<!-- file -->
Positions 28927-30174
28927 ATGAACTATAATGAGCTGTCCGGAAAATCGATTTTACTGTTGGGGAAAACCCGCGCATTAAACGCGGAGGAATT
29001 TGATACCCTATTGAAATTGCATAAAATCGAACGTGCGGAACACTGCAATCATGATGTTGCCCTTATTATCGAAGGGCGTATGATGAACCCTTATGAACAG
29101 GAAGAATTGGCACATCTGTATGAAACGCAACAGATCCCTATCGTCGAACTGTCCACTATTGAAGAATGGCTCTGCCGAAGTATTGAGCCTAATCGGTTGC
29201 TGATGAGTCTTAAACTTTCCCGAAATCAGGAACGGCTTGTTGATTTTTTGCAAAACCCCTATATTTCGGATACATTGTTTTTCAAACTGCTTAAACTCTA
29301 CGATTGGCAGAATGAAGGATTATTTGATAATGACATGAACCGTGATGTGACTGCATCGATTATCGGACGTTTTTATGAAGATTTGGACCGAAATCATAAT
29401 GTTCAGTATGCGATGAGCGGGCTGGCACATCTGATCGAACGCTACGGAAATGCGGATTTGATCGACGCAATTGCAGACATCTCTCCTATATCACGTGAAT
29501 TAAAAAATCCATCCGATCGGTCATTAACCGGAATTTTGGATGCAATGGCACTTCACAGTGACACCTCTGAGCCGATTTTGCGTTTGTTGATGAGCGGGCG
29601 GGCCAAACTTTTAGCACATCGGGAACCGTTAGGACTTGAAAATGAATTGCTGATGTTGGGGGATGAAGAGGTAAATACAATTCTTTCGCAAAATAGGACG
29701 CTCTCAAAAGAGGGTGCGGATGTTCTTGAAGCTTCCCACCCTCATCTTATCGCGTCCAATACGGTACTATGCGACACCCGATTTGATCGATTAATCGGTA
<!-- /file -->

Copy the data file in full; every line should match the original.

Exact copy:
Positions 28927-30174
28927 ATGAACTATAATGAGCTGTCCGGAAAATCGATTTTACTGTTGGGGAAAACCCGCGCATTAAACGCGGAGGAATT
29001 TGATACCCTATTGAAATTGCATAAAATCGAACGTGCGGAACACTGCAATCATGATGTTGCCCTTATTATCGAAGGGCGTATGATGAACCCTTATGAACAG
29101 GAAGAATTGGCACATCTGTATGAAACGCAACAGATCCCTATCGTCGAACTGTCCACTATTGAAGAATGGCTCTGCCGAAGTATTGAGCCTAATCGGTTGC
29201 TGATGAGTCTTAAACTTTCCCGAAATCAGGAACGGCTTGTTGATTTTTTGCAAAACCCCTATATTTCGGATACATTGTTTTTCAAACTGCTTAAACTCTA
29301 CGATTGGCAGAATGAAGGATTATTTGATAATGACATGAACCGTGATGTGACTGCATCGATTATCGGACGTTTTTATGAAGATTTGGACCGAAATCATAAT
29401 GTTCAGTATGCGATGAGCGGGCTGGCACATCTGATCGAACGCTACGGAAATGCGGATTTGATCGACGCAATTGCAGACATCTCTCCTATATCACGTGAAT
29501 TAAAAAATCCATCCGATCGGTCATTAACCGGAATTTTGGATGCAATGGCACTTCACAGTGACACCTCTGAGCCGATTTTGCGTTTGTTGATGAGCGGGCG
29601 GGCCAAACTTTTAGCACATCGGGAACCGTTAGGACTTGAAAATGAATTGCTGATGTTGGGGGATGAAGAGGTAAATACAATTCTTTCGCAAAATAGGACG
29701 CTCTCAAAAGAGGGTGCGGATGTTCTTGAAGCTTCCCACCCTCATCTTATCGCGTCCAATACGGTACTATGCGACACCCGATTTGATCGATTAATCGGTA